No, not a specific person, but the generic individual who is passionate about saving the planet. This article is about you – and about Angus Forbes, who wants you to exercise your vote for self-determination through his Global Planet Authority (GPA).
A passionate proponent of saving the biosphere and a former financier, now married to Darcey Bussell, a fellow philanthropist, Angus is nothing if not evangelical about the cause that unites, or ought to unite all humans.
As he gave a powerful presentation at the Mayfair offices of Brown Rudnick, to a well-heeled audience of lawyers, investors, clients and guests, he sounded like a cross between a benign dictator and Jesus Christ, with a Quixotian touch in the mix.
He was drumming up support for his new GPA foundation by way of presenting his eponymous book and proselytising with poignancy, humility and boundless idealism. He was compelling us to believe that awareness and super-connectivity would transcend local and national politics, and harness the power of billions of global citizens who can and will reverse the degradation of the biosphere.
All too frequently, the new emissaries of the saving the planet project, whatever their focus, come across as a motley crew of utopian fruitcakes, even though the momentum is now palpable (cue the “Greta Effect”). Not so Angus Forbes, whose credentials, mastery of the statistics, and friends in high places (he is a director of the Prince’s Rainforest Project, a founder of Bankers without Boundaries and his book is endorsed by the likes of Paul McCartney and Chris Darwin among others) place him above the fray.
I haven’t had a chance to read the book at the time of writing the article, so this is not a book review, nor is it an in-depth look at the complexities of his proposition (and there are many).
At its most basic, it goes like this: radical change comes from grass root movements and if 1.5 billion connected individuals across the globe were to vote for a nation-wide governance geared to saving the biosphere, they would have the executive power to act on the GPA manifesto.
For the book is indeed a manifesto: warning of the very plausible danger of total annihilation by the year 2050, its stated goal is to weaponise and enable the global environmental warrior through commandeering assets and levying global transaction fees, such as a flat 3% GDP charge and progressive taxation of the wealthy.
Angus Forbes is excellent at fielding some of the obvious questions re. the effects of cutting nitrogen production, overpopulation, consumerism and “are we too late?”.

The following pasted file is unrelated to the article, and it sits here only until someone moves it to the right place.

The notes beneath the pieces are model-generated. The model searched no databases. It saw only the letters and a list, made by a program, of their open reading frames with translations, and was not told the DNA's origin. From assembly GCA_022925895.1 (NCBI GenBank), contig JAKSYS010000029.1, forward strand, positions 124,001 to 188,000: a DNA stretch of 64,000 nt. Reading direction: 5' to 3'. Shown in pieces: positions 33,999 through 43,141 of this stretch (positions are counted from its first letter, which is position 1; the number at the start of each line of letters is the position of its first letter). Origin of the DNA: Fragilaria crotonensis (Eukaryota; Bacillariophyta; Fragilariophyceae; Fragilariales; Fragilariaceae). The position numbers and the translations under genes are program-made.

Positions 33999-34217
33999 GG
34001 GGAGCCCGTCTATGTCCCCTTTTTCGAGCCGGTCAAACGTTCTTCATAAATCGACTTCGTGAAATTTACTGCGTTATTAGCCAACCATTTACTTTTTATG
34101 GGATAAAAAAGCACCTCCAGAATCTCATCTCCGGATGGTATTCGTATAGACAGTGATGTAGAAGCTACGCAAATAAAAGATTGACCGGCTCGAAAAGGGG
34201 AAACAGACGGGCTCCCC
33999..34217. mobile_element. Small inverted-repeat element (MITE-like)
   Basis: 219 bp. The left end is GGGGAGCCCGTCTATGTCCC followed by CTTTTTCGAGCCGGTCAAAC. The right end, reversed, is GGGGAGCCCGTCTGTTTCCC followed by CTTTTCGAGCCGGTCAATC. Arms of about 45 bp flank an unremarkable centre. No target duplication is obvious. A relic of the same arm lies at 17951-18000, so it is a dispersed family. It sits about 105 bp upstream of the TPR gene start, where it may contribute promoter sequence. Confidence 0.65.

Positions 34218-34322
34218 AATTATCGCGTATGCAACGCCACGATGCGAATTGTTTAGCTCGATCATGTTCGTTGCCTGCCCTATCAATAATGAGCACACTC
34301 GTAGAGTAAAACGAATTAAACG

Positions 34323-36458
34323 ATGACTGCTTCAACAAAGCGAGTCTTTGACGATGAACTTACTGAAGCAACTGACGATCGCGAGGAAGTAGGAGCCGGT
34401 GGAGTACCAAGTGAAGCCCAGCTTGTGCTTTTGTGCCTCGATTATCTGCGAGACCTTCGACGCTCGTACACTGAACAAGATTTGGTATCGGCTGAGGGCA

On topics such as seizing executive power he simply wants to take a leap of faith based on historical events of revolutionary proportions and consequences.
Nor is there an easy answer to convincing the emerging middles classes in Asia, Africa and South America to revert to voluntary frugality. How can we deny them plane travel, rich food, fancy cars and CO2 generating experiences we’ve enjoyed for decades of oblivious and wanton indulgence?
As I stepped out of the opulent Brown Rudnick offices and walked past the glittering high brand shops in nearby Bond Street, I reflected on how the GPA manifesto would play out on the “Global Luxury Authority” and the average Londoner whose major preoccupations are with the immediate and most pressing.
I resisted the urge to book a Uber and took the bus instead. On the chug along ride back home, I listened to two 30 somethings discussing landing a job at an advertising agency that promotes the interests of some major corporate culprits of industrial pollution.
Are Angus Forbes and his disciples going to win the good battle and ultimately the war against destroying our precious planet, and our very species?
The stakes are huge, but so are the obstacles.
Can I convince you the planet is facing likely obliteration by 2050 and that re-using your Waitrose plastic bag wouldn’t make a dent on the march towards destruction? Would YOU then vote for the GPA manifesto, not just with ticking the box but by radically changing your lifestyle?